Bread

Bread is another one of those foods where the appearance matters a lot more than the date on the packaging. Bread is usually safe to eat as long as you don't see any mold growing on it, so if it looks good, have at it. While most people store bread at room temperature, refrigerating it will lengthen its lifespan. While this does run the risk of drying out the bread, the bread will still be edible. You can also freeze bread for a few months. If you prefer to keep your bread stored in the pantry, it should remain good for five to seven days.

Yogurt

If you like yogurt, you know the expiration dates on the package don't give you much time to eat it. We've got good news though — you don't have to toss it just because you've the date on the lid. The shelf life of yogurt depends on whether or not the package has been opened. If the yogurt has remained sealed, it can still be good for one to two weeks after the printed expiration date, as long as it's been stored in the fridge. Opened yogurt should be eaten within five to seven days for the best quality, though it will likely still be good after that. Watch out for any mold growth, as this is a sign the yogurt has gone bad. Also discard it if it has been left out at room temperature for more than two hours.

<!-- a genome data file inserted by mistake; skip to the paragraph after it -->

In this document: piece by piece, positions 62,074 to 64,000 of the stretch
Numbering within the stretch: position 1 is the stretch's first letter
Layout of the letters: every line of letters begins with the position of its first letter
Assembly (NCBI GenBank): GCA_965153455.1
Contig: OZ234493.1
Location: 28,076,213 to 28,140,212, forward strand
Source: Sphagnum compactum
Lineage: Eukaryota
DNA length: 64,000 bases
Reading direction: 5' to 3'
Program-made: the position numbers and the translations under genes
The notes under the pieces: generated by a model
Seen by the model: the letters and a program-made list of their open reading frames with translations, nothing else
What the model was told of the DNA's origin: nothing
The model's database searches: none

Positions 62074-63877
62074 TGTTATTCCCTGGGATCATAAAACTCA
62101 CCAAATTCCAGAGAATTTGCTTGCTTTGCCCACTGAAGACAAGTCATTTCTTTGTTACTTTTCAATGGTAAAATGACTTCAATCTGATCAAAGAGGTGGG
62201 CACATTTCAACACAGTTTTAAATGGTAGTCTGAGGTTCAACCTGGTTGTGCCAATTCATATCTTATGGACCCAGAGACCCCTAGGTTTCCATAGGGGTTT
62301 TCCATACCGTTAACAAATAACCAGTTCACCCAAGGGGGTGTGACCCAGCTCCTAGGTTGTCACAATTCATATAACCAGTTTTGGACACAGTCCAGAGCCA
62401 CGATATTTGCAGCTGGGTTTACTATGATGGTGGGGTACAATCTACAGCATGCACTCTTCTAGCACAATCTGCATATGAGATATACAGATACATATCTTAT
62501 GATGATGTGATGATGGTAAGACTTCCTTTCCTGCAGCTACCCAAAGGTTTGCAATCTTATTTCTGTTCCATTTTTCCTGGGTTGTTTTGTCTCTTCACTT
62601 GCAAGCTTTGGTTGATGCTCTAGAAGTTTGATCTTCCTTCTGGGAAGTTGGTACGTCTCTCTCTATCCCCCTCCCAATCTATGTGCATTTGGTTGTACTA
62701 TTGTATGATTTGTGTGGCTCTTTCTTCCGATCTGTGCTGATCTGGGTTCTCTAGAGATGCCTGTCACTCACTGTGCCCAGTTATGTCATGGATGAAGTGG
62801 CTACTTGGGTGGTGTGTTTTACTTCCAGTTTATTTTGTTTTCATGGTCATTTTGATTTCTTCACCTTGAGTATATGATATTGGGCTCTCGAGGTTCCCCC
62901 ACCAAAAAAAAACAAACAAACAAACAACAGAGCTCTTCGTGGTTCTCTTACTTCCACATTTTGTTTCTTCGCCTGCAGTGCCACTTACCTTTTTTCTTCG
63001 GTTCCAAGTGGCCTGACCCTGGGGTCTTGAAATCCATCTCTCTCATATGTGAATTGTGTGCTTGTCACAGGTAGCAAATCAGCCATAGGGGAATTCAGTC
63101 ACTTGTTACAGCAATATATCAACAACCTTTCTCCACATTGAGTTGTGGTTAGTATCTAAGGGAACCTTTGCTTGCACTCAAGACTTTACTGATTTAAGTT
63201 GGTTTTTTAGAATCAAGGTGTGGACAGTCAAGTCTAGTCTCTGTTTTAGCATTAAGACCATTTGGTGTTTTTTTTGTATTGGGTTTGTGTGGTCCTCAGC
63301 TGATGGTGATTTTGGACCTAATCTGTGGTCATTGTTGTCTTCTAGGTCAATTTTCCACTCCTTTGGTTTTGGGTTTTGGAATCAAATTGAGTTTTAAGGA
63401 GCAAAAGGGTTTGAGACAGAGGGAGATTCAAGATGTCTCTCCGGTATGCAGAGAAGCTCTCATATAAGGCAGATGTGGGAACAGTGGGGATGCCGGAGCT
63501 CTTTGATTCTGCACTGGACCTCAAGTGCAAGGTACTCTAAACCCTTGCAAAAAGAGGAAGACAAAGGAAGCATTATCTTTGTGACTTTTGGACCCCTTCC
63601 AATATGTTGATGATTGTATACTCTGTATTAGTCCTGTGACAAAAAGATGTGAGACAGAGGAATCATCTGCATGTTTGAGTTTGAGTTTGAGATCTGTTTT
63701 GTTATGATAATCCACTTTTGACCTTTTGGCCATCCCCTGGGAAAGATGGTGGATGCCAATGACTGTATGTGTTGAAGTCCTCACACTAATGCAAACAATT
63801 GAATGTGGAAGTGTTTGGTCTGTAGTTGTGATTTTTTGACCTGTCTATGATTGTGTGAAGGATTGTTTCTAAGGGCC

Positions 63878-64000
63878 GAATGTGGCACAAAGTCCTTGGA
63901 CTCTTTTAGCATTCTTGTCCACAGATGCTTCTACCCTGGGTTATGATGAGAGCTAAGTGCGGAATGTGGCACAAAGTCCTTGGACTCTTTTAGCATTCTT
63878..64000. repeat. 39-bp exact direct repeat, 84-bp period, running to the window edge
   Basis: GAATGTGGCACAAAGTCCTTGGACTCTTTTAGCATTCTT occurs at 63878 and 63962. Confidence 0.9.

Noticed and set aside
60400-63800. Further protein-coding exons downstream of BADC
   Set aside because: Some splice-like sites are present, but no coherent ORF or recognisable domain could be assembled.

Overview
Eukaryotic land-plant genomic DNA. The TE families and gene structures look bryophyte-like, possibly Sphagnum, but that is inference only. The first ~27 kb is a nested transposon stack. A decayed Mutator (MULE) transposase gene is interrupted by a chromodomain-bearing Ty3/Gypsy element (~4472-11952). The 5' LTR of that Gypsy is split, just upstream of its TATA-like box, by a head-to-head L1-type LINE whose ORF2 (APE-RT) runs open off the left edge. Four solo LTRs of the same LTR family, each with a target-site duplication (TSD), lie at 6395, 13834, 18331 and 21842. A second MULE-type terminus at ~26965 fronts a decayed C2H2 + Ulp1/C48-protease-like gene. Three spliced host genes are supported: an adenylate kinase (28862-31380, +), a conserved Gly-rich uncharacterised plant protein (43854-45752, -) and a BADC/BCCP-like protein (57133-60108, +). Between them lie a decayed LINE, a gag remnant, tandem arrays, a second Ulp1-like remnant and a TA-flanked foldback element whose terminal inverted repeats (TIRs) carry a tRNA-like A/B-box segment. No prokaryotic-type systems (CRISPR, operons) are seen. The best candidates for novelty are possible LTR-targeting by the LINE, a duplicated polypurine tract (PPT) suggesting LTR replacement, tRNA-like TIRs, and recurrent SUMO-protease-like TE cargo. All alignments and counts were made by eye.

Deli meat

Deli meat is one of those foods you should always play it safe with since it can carry listeria which grows even in cold temperatures. While deli meat may still seem good after the expiration date, you shouldn't take the risk.

A tell-tale sign that deli meat has gone bad is if it seems slimy. As always, keep your nose out for strange smells that could indicate the food is spoiled. If it seems slimy or smells off before even before the expiration date, don't eat it.

Ice cream

Whether or not you need to pay attention to the expiration date on your ice cream just depends on whether or not it's been opened. Ice cream might seem like it should last for a long time because it's frozen, but bacteria growth isn't stopped in the cold, it's just slowed down. Each time ice cream is exposed to the air and begins to thaw, bacteria grows. Unopened ice cream can be stored for three to four months and opened ice cream is generally good for one to two months. Of course, freezer burn will likely set in before that, so even if your ice cream is safe to eat, you might not like the taste.

Beer

Beer, unlike wine, does not improve with age. That best by date on your six pack is there for a reason. Beer is at peak freshness within the first few months of bottling. After that, the flavor of most beers starts to break down, although some beers, especially those with a higher alcohol content, can be aged for a longer time. Drinking old beer won't actually hurt you, but the flavor will be far from appetizing.

Leftover food

Leftover food isn't usually marked with expiration dates, but it should be eaten pretty quickly. Make sure to put any leftovers in the refrigerator as soon as possible; the safest length of time they can stay at room temperature is two hours. Refrigerating the food slows down the growth of bacteria, so it's safe to eat leftovers the next day, but don't wait too long. Leftover foods are only good for about two to three days, after which they should be thrown out.